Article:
And this brings me to the question of motivation. I do leave it as an open question, because I really don’t know whether these people are simply misguided or actually greedy. I say this because every case I’ve come across involves money. If they wanted to make their point and maybe even set a precedent, it would be far more honourable to test the waters with a case about, say, possession of cannabis. If Ben sued because the police took away his dope instead of his motorbike, it would still be a colossal waste of time but I wouldn’t be able to question his motives (and I am not for a moment suggesting that Ben dabbles in illicit substances; it was merely an example). However, the police seized Ben’s bike because he had no insurance; he’s also being sued for income tax; the guy in the Mags’ Court refuses to pay his council tax; this guy, ditto; same again here. In the US, the sovereign movement is tied up with so-called ‘tax protestors‘, who use all sorts of bizarre arguments to avoid paying what they owe. It looks a lot like the British contingent might have the same aim in mind.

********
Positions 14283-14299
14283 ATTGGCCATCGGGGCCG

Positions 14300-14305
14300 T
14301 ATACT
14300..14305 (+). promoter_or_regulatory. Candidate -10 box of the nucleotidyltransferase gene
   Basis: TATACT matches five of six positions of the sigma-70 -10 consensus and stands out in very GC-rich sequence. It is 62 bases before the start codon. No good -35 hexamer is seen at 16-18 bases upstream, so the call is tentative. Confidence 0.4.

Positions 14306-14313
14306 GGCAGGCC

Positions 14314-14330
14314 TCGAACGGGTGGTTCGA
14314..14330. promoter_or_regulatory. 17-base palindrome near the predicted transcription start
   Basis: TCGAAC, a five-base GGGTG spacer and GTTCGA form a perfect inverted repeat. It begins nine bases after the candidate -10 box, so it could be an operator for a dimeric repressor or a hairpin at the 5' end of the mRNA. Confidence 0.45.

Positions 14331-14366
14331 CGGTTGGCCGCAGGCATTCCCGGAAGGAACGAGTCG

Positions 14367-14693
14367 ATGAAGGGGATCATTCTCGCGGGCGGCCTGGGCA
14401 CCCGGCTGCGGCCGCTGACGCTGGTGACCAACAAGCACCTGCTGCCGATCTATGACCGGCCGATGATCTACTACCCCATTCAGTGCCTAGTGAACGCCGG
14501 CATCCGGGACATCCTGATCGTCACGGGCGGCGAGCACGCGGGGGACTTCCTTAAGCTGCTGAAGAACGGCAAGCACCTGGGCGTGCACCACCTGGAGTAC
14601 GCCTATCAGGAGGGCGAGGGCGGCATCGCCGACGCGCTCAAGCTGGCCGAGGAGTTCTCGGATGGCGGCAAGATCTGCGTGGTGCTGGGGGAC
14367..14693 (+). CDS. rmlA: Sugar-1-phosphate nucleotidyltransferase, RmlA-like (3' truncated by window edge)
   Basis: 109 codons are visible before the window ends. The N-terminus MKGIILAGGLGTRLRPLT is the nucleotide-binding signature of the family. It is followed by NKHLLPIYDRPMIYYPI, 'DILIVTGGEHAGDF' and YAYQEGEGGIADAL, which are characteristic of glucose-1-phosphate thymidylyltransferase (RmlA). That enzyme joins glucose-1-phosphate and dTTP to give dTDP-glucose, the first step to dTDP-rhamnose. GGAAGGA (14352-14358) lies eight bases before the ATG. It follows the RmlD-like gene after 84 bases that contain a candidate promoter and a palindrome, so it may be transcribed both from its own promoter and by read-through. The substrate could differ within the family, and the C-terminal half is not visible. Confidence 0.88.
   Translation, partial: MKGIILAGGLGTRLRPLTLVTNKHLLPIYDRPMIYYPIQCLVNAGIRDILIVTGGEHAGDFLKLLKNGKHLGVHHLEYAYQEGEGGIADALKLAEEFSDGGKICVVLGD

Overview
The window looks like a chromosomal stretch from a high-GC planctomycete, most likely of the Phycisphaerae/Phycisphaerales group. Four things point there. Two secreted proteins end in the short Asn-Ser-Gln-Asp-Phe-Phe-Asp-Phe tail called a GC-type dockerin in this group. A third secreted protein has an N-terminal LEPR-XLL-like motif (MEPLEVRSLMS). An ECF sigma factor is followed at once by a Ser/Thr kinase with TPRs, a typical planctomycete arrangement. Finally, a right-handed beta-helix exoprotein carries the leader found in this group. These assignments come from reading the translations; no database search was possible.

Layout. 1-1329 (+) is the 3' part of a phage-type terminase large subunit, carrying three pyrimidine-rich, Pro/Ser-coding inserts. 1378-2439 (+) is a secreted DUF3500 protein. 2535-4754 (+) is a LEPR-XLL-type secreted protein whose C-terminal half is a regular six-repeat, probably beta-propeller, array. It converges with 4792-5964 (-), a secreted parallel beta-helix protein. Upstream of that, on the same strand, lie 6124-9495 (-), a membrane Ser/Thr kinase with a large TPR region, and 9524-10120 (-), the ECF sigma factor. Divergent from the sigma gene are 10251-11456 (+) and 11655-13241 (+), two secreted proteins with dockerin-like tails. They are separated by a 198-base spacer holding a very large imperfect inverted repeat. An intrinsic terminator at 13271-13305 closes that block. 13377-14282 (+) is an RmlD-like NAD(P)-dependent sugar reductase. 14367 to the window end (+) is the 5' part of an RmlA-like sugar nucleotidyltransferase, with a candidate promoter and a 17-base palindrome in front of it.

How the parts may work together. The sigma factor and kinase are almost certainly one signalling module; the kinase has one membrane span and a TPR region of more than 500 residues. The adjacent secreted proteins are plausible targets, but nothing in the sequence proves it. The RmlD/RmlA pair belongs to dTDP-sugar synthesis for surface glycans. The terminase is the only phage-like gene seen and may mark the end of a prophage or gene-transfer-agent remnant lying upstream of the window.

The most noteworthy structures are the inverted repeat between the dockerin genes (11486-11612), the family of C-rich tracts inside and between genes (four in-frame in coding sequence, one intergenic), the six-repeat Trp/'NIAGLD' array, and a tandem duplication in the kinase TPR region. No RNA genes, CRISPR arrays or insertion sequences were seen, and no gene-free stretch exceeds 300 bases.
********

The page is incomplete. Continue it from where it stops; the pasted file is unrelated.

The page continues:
A little knowledge, as the saying goes, is a dangerous thing. Sovereigns remind me of people in their late teens who, having learned a bit about the world, start to put things together in new and exciting ways. Everyone remembers coming up with fantastic ideas with which they could take over the whole world. I had a friend who came out of an A-level physics class determined to use that hour’s acquired facts to design a new kind of coffee cup that would make him the richest man alive. When sovereigns start talking about corporations and contracts and straw men, they might as well be teenage law students who have cherry-picked quotes from law textbooks to construct their own reality. Sadly, the world just isn’t that much fun. There are no aliens in Area 51, Elvis really is dead, Diana died in an accident, 9/11 was a terrorist attack, and British citizens are subject to British legislation. Sorry guys, but in the end you’ll have to pay your dues, just like everyone else.